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Rehtaeh’s friends and relatives say society needs to change

Reach out to loved ones, hundreds hear

by Hilary Beaumont

Young people comfort each other during the vigil. (Photo by Hilary Beaumont)
Young people comfort each other during the vigil. (Photo by Hilary Beaumont)
A young person writes a message of hope. (Photo by Hilary Beaumont)
A young person writes a message of hope. (Photo by Hilary Beaumont)
About 350 people attended the vigil. (Photo by Hilary Beaumont)
About 350 people attended the vigil. (Photo by Hilary Beaumont)
Young people lead the candle lighting. (Photo by Hilary Beaumont)
Young people lead the candle lighting. (Photo by Hilary Beaumont)
Her hat says "no bullying." (Photo by Hilary Beaumont)
Her hat says "no bullying." (Photo by Hilary Beaumont)

**Trigger warning: This post talks about sexual assault.**

About 350 people attended a vigil at sunset for Rehtaeh “Rae” Parsons Thursday evening.

They held her photo printed on white, green and pink paper, and lit candles.

Politicians, social workers, members of the media and perfect strangers listened as Rehtaeh’s family remembered her.

They heard the 17-year-old was a talented painter, animal lover and avid reader.

Her aunt recalled “her incredible love for her little sisters, who she adored and cared for.”

“I still can’t accept that she’s gone,” a friend of Rae’s told the crowd.

“I’ll never get to see her again. I’ll never get to talk to her about what books she’s reading, and she’ll never get to tell me what books I should read.”

“The world lost a beautiful girl and we should be ashamed,” she said. “Society needs to stop bullying before someone else takes their own life.”

Rehtaeh told her family she was raped by four boys in November, 2011.

“[O]ne of those boys took a photo of her being raped and decided it would be fun to distribute the photo to everyone in Rehtaeh’s school and community where it quickly went viral,” her mother wrote in a Facebook post Monday.

She struggled with depression and anger, and was hospitalized as a result, her family said.

On the evening of April 4, Rehtaeh had an outburst and locked herself in the bathroom, her mother wrote.

“She acted on an impulse but I truly in my heart of heart do not feel she meant to kill herself,” Leah Parsons wrote.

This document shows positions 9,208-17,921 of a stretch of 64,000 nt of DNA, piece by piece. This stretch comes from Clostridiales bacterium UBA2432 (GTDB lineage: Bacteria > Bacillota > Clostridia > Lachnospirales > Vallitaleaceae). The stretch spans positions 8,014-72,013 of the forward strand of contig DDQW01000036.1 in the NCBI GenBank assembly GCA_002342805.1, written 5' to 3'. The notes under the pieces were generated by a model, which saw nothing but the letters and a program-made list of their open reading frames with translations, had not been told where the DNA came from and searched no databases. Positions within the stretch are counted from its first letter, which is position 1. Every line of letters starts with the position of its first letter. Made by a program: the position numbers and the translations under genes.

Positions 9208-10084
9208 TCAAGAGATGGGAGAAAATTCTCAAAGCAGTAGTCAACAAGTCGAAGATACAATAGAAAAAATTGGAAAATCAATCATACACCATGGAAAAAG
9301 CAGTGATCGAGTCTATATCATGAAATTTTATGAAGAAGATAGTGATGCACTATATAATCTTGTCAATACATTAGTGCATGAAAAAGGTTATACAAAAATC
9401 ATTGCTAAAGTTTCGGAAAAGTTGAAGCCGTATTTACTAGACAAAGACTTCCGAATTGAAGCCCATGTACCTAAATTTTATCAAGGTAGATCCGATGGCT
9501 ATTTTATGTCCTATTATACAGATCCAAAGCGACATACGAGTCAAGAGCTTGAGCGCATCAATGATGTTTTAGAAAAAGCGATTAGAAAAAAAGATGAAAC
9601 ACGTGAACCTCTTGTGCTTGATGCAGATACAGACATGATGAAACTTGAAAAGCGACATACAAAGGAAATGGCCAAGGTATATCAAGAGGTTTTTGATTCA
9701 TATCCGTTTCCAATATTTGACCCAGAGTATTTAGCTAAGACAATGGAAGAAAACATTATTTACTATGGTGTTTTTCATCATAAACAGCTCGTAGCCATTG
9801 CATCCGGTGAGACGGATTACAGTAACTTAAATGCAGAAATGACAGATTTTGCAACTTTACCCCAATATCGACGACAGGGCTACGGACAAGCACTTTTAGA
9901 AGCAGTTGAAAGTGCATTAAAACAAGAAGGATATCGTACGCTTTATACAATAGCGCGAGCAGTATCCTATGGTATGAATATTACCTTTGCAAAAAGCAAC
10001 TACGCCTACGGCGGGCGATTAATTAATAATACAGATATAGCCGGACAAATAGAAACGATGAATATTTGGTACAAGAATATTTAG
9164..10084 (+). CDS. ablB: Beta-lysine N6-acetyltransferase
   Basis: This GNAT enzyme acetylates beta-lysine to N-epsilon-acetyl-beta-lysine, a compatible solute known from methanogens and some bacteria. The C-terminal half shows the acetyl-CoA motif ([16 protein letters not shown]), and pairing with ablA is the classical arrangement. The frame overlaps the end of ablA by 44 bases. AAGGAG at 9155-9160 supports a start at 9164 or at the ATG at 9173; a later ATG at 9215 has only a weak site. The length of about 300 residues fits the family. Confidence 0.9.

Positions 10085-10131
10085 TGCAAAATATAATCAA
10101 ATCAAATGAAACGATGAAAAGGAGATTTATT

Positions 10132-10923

Her mother couldn’t attend the vigil. Instead, Rae’s cousin, who said she only called the teenager “Rehtaeh” when she was in trouble, read a statement from the family.

“Bullying needs to stop,” Angela Parsons read aloud.

“Regarding bullying in the context of social media, policies are needed to limit its harmful effects on young people.”

Parents who had lost children, and women who had experienced rape contacted the family with their stories this week, and mentioned frustrations with the justice system, Parsons said.

“The system we have in place to deal with these issues failed Rehtaeh at every turn,” she said, quoting Rae’s father, Glen Canning.

“That being said, there have been several individuals working within those systems who helped and supported Rehtaeh immensely, and you know who you are,” she continued.

Parsons ended the family’s statement in tears. She read the words Rehtaeh posted on Facebook March 3:

“In the end, we will remember not the words of our enemies, but the silence of our friends.”

Watch Angela Parsons read her entire statement here.

Rehtaeh was a daughter, a cousin, a niece and a big sister. Her family told several media sources this week she was a free spirit who was interested in social issues.

“I couldn’t go for a walk in Halifax with her without her asking me for change to give to someone in need,” her father wrote in a statement.

She was also an organ donor, and when her family took her off life support, they said Rehtaeh gave her organs, including her heart, a kidney and her eyes, to others in need.

“Rehtaeh stood up for others, showed compassion to animals and people,” her mother wrote April 8 on Facebook. “She was an amazing artist. She made my life complete.”

El Jones, one of the organizers of the vigil, encouraged those in attendance to reach out to their loved ones and ask if they were struggling with thoughts of suicide.

Jones said it was important to enter crisis numbers into their phones, in case a loved one said yes.

Click here for a list of warning signs that someone might be struggling with suicidal thoughts.

If you or someone close to you is dealing with suicidal thoughts or depression, call:

Halifax Crisis Line: 421 1188
Mobile Crisis Team: 422 8167
Teen Help Phone: 1 800 668 6868


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